Meyers said the key to the phaseout will be the agency's annual budget for refrigerants, which decides how much R-22 will be available on the market. That was what worked when a previous refrigerant used in air conditioners, R-12, was phased out in the 1970s and '80s because it was worse than R-22 for the ozone layer, she said.
"If you reduce the amount of refrigerant available, you tighten the supply, which will affect pricing and then affect consumers' buying decisions," Meyers said. "We don't think that EPA should focus on regulating what product can be made."
When it released its new rules in 2009, EPA said banning the sale of R-22 in new air conditioners and other appliances would cut emissions of ozone-depleting gases by 4,070 tons over a decade, roughly a tenth of what the United States is allowed to release under the Montreal Protocol. That would help the ozone layer recover, the agency said, shielding the planet from harmful ultraviolet rays and preventing an estimated 1,700 cases of skin cancer.
Tougher times, cheaper repairs
The new rules say that all brand-new air conditioning systems need to use the new refrigerant. But the majority of the existing air conditioners in American homes use R-22, and in those cases, things get tricky.
Under the new EPA rules, the old refrigerant cannot be sold in a new condenser unit -- the main piece of a central air system, which is usually installed alongside a house. But the condensers can be sold containing an inert gas such as nitrogen and filled with R-22 later.
The goal was to let homeowners or businesses with broken condensers buy a replacement rather than swap out their entire system to work well with the new refrigerant. Air conditioners that use R-410A save money on electricity bills because they are more energy-efficient. But they cost more up front, tempting people who cannot afford a full replacement.
No one has been able to resist making the R-22 air conditioners again -- not even Carrier, which decided it was necessary to stay competitive, said John Mandyck, the company's chief sustainability officer.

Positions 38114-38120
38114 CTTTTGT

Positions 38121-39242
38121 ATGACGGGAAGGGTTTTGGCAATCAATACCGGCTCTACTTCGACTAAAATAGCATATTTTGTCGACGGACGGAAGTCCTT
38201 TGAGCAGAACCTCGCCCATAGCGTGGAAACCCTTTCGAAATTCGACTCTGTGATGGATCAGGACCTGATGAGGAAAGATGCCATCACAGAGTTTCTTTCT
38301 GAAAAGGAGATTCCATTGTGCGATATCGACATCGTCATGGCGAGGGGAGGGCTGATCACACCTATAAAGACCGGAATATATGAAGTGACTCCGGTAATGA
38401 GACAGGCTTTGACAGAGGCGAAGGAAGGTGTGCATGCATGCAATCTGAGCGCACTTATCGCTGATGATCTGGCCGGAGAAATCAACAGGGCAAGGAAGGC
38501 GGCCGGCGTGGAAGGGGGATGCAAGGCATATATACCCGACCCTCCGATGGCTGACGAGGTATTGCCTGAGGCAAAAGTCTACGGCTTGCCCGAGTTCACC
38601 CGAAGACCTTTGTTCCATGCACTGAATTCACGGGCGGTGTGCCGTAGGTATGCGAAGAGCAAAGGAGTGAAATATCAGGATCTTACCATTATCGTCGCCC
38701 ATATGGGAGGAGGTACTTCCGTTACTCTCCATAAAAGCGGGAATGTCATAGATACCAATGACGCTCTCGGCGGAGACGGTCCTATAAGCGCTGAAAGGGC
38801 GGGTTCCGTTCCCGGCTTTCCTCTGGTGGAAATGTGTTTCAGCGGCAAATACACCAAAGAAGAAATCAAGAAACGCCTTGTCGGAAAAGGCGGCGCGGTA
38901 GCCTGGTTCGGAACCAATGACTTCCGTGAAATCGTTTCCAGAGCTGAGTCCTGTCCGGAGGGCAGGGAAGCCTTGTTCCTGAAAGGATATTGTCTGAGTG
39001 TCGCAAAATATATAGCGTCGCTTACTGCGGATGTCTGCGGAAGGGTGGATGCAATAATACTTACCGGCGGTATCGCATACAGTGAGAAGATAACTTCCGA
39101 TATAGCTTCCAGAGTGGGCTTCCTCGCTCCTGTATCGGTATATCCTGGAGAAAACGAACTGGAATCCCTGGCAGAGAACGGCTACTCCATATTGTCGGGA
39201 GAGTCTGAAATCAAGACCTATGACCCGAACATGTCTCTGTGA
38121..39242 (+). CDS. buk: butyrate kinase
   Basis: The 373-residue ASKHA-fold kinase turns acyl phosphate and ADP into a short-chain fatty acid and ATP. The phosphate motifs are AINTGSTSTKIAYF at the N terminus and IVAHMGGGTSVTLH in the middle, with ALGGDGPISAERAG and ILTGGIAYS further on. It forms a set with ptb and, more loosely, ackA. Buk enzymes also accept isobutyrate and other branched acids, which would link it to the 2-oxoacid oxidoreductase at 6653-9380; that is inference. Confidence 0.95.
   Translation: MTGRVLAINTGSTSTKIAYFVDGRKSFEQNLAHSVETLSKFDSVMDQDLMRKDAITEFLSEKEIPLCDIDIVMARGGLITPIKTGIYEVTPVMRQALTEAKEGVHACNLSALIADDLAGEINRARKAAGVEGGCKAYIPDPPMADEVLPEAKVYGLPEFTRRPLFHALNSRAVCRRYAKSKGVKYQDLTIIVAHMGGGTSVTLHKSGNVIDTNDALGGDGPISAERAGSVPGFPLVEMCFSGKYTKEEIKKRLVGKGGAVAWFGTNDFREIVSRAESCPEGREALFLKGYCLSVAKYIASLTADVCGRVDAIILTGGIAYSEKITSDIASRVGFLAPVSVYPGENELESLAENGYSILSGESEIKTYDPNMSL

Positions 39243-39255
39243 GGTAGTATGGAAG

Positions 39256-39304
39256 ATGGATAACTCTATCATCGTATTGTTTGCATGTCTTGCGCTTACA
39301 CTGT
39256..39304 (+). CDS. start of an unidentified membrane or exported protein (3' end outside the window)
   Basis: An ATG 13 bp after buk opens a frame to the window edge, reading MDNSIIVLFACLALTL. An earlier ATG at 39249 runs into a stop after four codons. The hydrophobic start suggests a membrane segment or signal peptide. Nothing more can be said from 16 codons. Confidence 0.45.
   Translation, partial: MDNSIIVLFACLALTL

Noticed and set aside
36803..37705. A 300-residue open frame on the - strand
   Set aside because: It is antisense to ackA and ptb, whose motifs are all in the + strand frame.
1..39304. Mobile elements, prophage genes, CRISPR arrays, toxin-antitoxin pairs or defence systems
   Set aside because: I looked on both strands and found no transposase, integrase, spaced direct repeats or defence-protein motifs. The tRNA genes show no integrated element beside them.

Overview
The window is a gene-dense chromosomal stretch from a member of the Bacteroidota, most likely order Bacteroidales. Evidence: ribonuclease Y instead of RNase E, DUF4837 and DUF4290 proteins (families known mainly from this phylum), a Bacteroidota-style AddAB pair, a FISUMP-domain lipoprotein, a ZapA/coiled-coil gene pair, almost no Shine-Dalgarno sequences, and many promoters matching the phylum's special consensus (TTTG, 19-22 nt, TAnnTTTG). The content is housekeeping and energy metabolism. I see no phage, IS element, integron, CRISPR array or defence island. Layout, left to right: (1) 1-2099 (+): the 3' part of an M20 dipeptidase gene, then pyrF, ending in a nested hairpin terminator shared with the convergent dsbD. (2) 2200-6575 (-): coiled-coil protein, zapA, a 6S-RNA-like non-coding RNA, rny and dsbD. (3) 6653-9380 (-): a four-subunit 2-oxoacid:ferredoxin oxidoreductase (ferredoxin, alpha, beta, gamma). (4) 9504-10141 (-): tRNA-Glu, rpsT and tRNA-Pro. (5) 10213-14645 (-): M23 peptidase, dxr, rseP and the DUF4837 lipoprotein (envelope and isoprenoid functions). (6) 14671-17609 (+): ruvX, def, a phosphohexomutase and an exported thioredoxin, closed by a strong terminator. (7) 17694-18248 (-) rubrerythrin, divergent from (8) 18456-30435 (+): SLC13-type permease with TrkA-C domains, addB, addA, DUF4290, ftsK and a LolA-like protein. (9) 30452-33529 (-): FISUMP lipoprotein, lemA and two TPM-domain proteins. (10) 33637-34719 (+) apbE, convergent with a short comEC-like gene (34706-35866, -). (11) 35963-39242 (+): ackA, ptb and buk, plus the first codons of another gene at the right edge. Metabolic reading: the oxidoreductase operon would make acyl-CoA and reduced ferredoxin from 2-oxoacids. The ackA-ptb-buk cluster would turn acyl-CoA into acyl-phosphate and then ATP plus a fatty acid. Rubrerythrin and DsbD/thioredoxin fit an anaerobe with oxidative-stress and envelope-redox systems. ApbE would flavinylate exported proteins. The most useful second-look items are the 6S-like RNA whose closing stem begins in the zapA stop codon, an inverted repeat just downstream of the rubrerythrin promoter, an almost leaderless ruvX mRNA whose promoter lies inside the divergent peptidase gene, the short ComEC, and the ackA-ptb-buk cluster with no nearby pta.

"We realized that the market was moving faster than the government could react," Mandyck said in an interview.
As the company has pressured EPA, it has called out its rivals by name, saying they have aggressively marketed the old air conditioners and stymied the transition away from ozone-depleting gases.
Among the companies named in Carrier's petition were Houston-based Goodman Manufacturing Co. and Nordyne International Inc., the Missouri-based maker of Maytag appliances. In a statement to Greenwire, Nordyne said Carrier's petition reflects concerns about a competitive disadvantage, not about the environment, because other companies are better positioned to sell R-22 air conditioners.
Rex Anderson, a spokesman for Goodman, said he agrees that R-410A is the refrigerant of the future, but the company had to react to the forces of the market. Goodman will do whatever EPA tells it to do, he said.
"If they tell us tomorrow, 'Don't make any uncharged units,' we won't make them," Anderson said.
After several telephone conversations and email messages over two days, an EPA spokeswoman failed to respond to questions by deadline.
Click here to read the five companies' letter.
Click here to read Carrier's petition.
Click here to read EPA's 2009 rules.